Pop up a ridiculously complex "Ringed" pie submenu, which has four rings of items, the inner ring with only four, which are very easy to select, the next ring with eight, which are easy to select because they're further out, the next ring with 24, and the next ring with a bunch more, which are harder but possible to select. This is the ultimate stress test of ringed pie menus. (Well actually there is no limit to the number of rings, but too many rings and menu items may result in heavy, unstable, radioactive pie menus!)

Example SimCity Pie Menus

To demonstrate how icons can work together with help text in the footer, I've made a set of example pie menus for selecting SimCity editing tools (based on the graphics and layout of the old X11/TCL/Tk SimCity interface), in Note: They do not actually do anything -- it's just a simulated simulation!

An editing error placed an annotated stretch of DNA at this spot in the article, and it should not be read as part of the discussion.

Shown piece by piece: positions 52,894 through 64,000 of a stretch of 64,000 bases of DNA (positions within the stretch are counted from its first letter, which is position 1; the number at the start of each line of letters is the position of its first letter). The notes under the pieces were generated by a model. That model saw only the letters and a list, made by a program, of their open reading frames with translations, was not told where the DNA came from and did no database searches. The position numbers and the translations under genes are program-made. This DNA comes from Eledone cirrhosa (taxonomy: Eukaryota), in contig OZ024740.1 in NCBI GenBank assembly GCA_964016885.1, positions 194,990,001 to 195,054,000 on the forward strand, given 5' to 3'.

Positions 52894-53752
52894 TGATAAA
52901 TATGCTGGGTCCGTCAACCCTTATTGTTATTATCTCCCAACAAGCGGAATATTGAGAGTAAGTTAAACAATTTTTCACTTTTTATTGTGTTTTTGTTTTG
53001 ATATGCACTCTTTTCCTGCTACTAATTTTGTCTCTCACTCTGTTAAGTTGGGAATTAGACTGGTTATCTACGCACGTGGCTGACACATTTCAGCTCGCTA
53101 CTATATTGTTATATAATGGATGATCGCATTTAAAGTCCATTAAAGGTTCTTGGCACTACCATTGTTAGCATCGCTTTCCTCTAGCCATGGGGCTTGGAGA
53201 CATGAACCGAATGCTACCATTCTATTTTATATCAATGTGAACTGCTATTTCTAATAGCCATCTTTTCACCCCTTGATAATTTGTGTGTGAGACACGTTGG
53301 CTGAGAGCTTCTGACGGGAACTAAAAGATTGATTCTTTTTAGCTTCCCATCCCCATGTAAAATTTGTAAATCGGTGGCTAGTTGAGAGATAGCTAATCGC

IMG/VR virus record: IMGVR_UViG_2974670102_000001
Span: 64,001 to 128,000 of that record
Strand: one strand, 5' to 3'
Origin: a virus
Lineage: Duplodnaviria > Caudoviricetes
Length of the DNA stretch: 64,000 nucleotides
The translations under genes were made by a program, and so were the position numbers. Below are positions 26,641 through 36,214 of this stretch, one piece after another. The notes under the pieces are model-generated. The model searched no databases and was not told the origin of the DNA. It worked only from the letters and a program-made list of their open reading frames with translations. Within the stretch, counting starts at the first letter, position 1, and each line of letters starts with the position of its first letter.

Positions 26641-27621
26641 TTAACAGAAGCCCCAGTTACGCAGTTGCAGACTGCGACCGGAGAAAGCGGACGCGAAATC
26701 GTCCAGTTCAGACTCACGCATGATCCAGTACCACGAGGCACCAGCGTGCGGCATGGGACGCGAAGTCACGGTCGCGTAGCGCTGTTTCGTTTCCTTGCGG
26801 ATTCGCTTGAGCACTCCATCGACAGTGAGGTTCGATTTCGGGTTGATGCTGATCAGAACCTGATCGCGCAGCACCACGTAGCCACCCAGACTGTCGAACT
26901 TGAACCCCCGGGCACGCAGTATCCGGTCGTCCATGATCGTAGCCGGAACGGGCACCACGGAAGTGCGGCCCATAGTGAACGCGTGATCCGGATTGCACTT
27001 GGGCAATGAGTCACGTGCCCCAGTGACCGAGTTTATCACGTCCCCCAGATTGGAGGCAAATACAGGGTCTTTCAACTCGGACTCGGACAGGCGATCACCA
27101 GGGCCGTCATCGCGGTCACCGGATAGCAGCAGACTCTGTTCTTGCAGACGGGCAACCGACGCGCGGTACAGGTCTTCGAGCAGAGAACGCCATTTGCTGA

SimCity tool selection menu, with two submenus ("Zone..." and "Build..."), and six important quickly selectable editing tool items. Shows icons without labels, and descriptive help text in the footers.

SimCity Zone pie submenu. Six items for zoning residential, commercial and industrial, fire stations, police stations, and querying zones.

SimCity Build pie submenu. Six items for building parks, stadiums, seaports, coal power plants, nuclear power plants, and airports.

Educational Multi Player SimCity for Linux Proposal

Back in March 2002, Maxis told me they were interested in supporting the educational use of products like SimCity. Earlier, I had developed a multi player version of SimCity, which runs on Linux/X11, and was scriptable in TCL. Educators and researchers from Columbia University, MIT, IBM, Xerox and other educational and commercial institutions were excited about gaining access to this version of SimCity, and adapting it to teach and stimulate students' interest in urban planning, computer simulation and game programming.

So I wrote this proposal and presented it to Maxis, but nothing ever became of it. But recently, Will Wright has been pushing EA to relicense SimCity under the GPL, so the OLPC project can use it. So it may eventually see the light of day!